Beautiful ancient ruins and even more breathtaking surroundings full of streams, rivers and cliffs, and a taste of small-town professional conflict – that was all last weekend. I’m particularly excited to talk about this trip, because it was perhaps one of the most vivid ones of my life, and though I didn’t stay long, I feel like I saw a week’s worth of beauty, history and culture.
So let me start from the top, with the place itself. This near-exotic locale is situated at the far eastern end of Turkey, by the border of neighboring Armenia. And though most are well aware of the province of Kars, where this particular destination lies, not many, I have learned, are aware of the place itself. The place I’m talking about is the mysterious and magnificent ancient Armenian city of Ani. I should note that it’s only fair to say “Armenian” since it was created and initially built by the Armenians as the capital of the great Bagratid Armenian kingdom around the 10th century AD. However, I must also add that the history of Ani encompasses an impressive range of empires and groups of people, including the Seljuks, Georgians, Mongolians, Persians and Ottomans – all there by force, of course, but nonetheless leaving a historically significant mark and implanting a cultural testimony each time. This testimony is displayed most impressively by the mosque of Manuchihr, built around the 11th century. This is my personal favorite landmark in Ani, not so much for its own exquisiteness as for the awe-inspiring view from the large open windows in its walls facing the cliff side. If you sit there, you have a panoramic view of the Akhurian (Arpaçay) River right below your feet, where the remains of a Silk Route bridge between what are now Turkey and Armenia still stand. This brings me to the other side of the river, where Armenia is – a border so beautiful and natural is rarely seen!
Getting to Ani from Kars is not very easy if you don’t have your own car; however, we were lucky to find a great tour guide who spoke English perfectly and was very knowledgeable about the history of not only Ani but also the city of Kars, which was itself a wonder to explore. Kars, he told us, had been invaded by the Russians over 16 times in its history, which explained the multitude of war bunkers, shelters and storehouses we found along the Kars River, together with several Ottoman-era castles and hamams. We also learned firsthand how seriously professional rivalries are taken in small towns such as Kars, when our hotel’s personal taxi driver objected to us taking a private tour, and related his own conspiracy theories about the gentleman who was giving us the tour.
Regardless, we made it to Ani, and as we approached, we could see from afar the giant walls that protect the city. Our guide gave us an ample supply of brochures and guidebooks to help us along the way, and upon entering through the walls we realized that there were in fact multiple gates to enter from, each having its own significance in former times. The area that Ani covers is huge, and it took us about five hours to comfortably explore it all and take photos and videos. If you plan on going, I would suggest bringing along snacks, as we did. Upon reaching the citadel, which stands on the south end of the site just across from Armenia, we found the perfect spot by the edge of the cliff to sit and admire the view of the kız kalesi standing on a towering rock in the middle of the Akhurian River, with the Armenian city behind it, all the while snacking on our treats and just taking in our surroundings.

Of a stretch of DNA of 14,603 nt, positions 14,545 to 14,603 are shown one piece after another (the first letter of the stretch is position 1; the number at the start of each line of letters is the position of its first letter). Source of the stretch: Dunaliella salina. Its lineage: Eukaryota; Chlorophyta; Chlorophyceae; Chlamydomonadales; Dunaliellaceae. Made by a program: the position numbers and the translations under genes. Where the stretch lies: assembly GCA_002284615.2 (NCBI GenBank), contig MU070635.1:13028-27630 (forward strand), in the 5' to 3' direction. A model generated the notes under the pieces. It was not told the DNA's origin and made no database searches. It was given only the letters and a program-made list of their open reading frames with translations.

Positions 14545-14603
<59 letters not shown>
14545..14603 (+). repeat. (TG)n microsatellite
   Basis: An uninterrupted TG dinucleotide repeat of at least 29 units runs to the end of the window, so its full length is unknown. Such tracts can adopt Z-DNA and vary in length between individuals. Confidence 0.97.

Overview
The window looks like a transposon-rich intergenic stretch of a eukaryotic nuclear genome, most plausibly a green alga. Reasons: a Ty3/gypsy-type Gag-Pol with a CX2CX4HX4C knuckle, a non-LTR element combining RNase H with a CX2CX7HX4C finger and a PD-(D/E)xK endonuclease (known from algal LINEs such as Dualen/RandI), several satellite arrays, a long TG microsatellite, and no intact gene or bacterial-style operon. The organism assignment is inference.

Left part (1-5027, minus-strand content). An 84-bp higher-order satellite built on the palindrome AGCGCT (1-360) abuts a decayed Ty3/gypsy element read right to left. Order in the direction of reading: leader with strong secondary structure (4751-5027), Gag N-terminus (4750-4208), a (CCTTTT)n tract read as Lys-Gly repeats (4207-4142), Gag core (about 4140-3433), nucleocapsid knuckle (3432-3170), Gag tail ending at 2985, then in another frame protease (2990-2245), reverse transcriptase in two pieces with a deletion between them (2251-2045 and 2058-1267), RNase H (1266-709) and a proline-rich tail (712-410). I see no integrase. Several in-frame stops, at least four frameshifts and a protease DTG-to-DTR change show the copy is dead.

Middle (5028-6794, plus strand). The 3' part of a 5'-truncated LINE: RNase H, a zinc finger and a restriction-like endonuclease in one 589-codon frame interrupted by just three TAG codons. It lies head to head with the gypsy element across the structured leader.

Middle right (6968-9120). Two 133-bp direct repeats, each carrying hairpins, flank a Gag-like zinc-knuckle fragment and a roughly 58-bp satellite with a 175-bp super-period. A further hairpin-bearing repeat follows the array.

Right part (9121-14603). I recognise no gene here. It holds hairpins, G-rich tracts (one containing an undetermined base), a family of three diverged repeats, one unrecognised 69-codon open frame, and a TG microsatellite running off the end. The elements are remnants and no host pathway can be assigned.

Ani was once called the “City of 1001 Churches,” and its name is apt because indeed, the churches are many, and their architecture and structural elements are highly advanced and impressive in appearance, even today. The very tall churches, with paintings and murals that go up to the ceilings, are a marvel to look at, and while they are completely bare on the inside, the rooms and chancels are still reminiscent of how they must have looked in their glory days. At the height of Ani’s population, there were around 100,000 followers of Christianity inhabiting the city, which explains the abundance of churches. Moreover, these churches still preserve the paintings within them in glorious condition, though the colors have faded slightly; given the fact that most are over a thousand years old, it’s remarkable they remain at all.
A number of other structures in Ani, such as Seljuk palaces and cave houses resembling those in Cappadocia, still remain intact, and entering each one feels like visiting a completely different area. It’s extraordinary to think that all these structures and time periods are encompassed within a single city. Each of the churches, stone houses, mosques and fortresses is quite unique in its own architecture, décor, structure and history, making a trip to Ani a truly multifaceted experience.